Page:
Extent of retail development taking place within town centres in England
Department: Communities and Local Government
Data on retail development within town centres.
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Commercial and industrial floorspace and rateable value
Commercial and industrial floorspace and rateable value statistics of 1 April each year are produced by Communities and Local Government in collaboration with the Valuation Office Agency (VOA).
These data are of use to local authority planners and policy makers, the property profession and others requiring information on the non-domestic stock. The data also feed directly into the Communities and Local Government project to identify Areas of Town Centre Activity (ATCAs).
The dataset provides information on five different types of commercial and industrial properties (known as hereditaments) in England and Wales.
These five types are broadly known as 'bulk classes' and include the following properties:
Other bulk premises
Areas of Town Centre Activity
Communities and Local Government identifies around 1,280 ATCAs (town centres) and around 600 retail cores in England and Wales using a statistical model that incorporates Annual Business Inquiry employee data and commercial and industrial floorspace data. Statistics for employees, commercial and industrial floorspace and rateable values are shown for each of these town centres.
Extent of retail development in England
The non-domestic floorspace statistics in combination with the ATCA boundaries are also used to monitor the extent of retail development in town centre locations and edge of town centre locations in England.
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Non-domestic Floorspace and Rateable Value Statistics
The commercial and industrial floorspace and rateable value statistics are derived from a download of administrative ratings data from the Valuation Office Agency (VOA).
The VOA assesses the 1.8 million non-domestic properties in England and Wales that are liable for business rates and collects information on these properties, including the type of property, the location, the floorspace and rateable value.
The VOA database is designed to support the timely and accurate assessment of rateable values and the generation of statistics is a secondary role of the databases and considerable processing is required before the data can be used for statistical purposes.
For full details on the processing stages, consult Commercial and Industrial Floorspace and Rateable Value Statistics 1998-2004 and Commercial and Industrial Floorspace and Rateable Value Statistics 2005.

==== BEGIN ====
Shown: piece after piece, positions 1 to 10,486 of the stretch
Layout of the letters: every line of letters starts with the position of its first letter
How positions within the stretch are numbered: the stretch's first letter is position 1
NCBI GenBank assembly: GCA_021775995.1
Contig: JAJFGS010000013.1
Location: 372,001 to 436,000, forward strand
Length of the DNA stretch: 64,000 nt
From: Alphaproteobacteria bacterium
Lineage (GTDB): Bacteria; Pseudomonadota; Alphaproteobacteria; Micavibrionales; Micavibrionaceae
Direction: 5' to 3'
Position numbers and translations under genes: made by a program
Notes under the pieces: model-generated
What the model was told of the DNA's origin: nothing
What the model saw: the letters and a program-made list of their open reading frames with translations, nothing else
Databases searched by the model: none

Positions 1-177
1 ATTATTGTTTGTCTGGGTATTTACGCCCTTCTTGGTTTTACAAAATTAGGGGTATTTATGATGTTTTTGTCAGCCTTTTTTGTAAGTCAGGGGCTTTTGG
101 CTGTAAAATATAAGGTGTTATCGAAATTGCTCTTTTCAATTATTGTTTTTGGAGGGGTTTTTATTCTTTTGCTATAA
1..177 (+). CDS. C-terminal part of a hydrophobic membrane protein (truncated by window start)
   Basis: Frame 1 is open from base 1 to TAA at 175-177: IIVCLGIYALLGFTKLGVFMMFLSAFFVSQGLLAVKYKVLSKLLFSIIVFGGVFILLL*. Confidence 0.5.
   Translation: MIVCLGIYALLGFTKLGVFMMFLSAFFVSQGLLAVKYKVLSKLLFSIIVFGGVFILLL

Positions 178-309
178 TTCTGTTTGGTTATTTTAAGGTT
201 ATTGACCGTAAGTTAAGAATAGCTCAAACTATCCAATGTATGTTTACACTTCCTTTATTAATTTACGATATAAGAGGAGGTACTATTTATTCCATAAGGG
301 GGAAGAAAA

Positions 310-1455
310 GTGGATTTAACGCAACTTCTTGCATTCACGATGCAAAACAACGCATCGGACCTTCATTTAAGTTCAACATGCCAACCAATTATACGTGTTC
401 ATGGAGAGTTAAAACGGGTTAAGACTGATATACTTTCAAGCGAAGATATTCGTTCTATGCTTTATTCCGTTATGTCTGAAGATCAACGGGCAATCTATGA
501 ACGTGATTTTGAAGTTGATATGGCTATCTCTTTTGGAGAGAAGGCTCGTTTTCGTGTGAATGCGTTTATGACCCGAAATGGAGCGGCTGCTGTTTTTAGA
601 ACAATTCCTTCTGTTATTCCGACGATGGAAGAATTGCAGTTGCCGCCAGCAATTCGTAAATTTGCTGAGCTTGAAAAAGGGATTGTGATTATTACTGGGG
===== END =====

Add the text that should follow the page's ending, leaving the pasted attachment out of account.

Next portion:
The Areas of Town Centre Activity (‘ATCAs’ or ‘town centres’) boundaries are produced using a statistical modelling procedure that allows consistent comparison of town centres across England and Wales. The boundaries produced are different to local authority planning boundaries as these are not defined on a comparable basis, although local authorities have been consulted on the accuracy of the boundaries and statistics.
The statistical model makes use of business information on the number of employees in the retail and office sectors from the Office for National Statistics (ONS) Annual Business Inquiry and statistics on retail and office properties from the VOA on 1 April every year, to identify areas that have a high density of economic activity that is typically associated with town centres.
Having identified the boundaries of the town centres (which are drawn around areas of high density of activity), each one is populated with the employee and property statistics, to produce a consistent set of boundaries and statistics.
The methodology employed to determine ATCAs has some limitations; it is not possible to define some of the smaller primary retail areas within the main agglomerations. This was most notable in Central London where many of the key concentrations of town centre activity (such as the West End) cannot be shown.
In order to capture these types of area, which are predominantly retail concentrations, a trimmed down model was produced that only modelled retail activity (retail employment, retail floorspace and retail diversity). The resulting boundaries are called ‘Retail Cores’.
Town Centres and Retail Core boundaries are available for all centres sized two hectares and over. Statistics are only shown for centres of four hectares and over. Some statistics for some centres are suppressed as they are disclosive.
The Town Centre and Retail Core statistics should be treated with some caution. Floorspace and rateable value statistics are considered more reliable than the employee data as they are based on information collected for all individual non-domestic properties. The employee data from the Annual Business Inquiry are based on a sample survey and employee counts for some businesses are based on estimates produced by ONS. There is therefore error associated with the estimates of employees for individual town centres.
More information on how the boundaries are derived can be found on the Communities and Local Government website.
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